Path planning problems are a far more common concern in robotics than the
simple sliding problem presented in the previous section. The typical problem
formulation in path planning is the ``(piano) mover's problem'', or ``findpath problem''. This problem, like my sliding problem,
involves a number of obstacles and a single moving object. The difference
between the mover's problem and the sliding problem is that in the mover's
problem, the goal is to find a path through the obstacles while avoiding
touching any of them (rather than finding what can happen when maintaining
contact with them).^{5.1}

The obstacles in my examples are all right angled polygons, with a mixture of concave and convex vertices, and with multiple levels of detail on the boundary. This is also true of the moving object. Most of the implemented code allows for angles which are not right angles, and for curved edges, but examples with these properties were not tested, for reasons explained later.

The reasoning performed in solving this problem was intended to complement that performed in the sliding problem. It involves motion of the moving object through free space, and discovery of non-contact paths between obstacles. The goal state is a position for the moving object which is on the other side of the obstacles initially surrounding it, and provides unbounded movement away from those obstacles. The solution to the problem also includes a suggested path which will enable the moving object to reach that goal state.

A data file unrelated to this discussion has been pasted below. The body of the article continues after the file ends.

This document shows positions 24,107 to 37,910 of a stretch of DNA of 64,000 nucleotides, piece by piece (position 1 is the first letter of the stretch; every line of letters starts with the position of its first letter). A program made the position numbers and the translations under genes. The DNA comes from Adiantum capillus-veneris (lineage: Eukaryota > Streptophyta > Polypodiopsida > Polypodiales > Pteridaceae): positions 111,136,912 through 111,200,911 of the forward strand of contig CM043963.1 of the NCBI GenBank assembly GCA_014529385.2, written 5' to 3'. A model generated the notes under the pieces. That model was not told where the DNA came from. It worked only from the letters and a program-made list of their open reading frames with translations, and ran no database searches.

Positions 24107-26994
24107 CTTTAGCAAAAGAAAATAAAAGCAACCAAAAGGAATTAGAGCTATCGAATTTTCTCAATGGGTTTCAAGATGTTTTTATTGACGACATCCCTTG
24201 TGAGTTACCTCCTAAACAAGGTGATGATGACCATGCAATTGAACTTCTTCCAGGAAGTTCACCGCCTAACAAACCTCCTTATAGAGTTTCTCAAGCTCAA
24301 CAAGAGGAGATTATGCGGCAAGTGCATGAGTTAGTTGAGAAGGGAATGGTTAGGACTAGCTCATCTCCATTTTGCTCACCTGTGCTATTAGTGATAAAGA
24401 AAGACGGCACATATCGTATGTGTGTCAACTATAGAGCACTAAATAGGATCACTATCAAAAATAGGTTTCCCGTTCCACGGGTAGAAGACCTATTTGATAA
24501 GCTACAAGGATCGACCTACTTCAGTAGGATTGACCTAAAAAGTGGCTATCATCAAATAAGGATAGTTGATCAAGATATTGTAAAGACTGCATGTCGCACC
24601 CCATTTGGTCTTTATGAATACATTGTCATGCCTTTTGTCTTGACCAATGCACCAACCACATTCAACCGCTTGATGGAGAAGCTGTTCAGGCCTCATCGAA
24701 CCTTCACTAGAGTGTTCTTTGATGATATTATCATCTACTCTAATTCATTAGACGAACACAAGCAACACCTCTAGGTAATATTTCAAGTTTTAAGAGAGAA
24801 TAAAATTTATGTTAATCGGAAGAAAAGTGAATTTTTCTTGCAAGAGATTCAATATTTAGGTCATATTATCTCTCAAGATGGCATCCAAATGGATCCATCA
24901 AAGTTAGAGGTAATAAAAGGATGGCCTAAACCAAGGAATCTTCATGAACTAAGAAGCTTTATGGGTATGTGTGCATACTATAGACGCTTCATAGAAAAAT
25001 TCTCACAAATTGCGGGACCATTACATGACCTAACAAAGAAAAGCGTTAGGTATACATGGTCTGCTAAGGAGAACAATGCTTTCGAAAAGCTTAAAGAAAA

The remainder of this section first discusses the implementation of the extended polygon boundary/partial distance ordering representation, and then describes the reasoning strategies used to solve path planning problems. The overall stages in solving a problem are discussed first, and the method of solution for each stage is then described.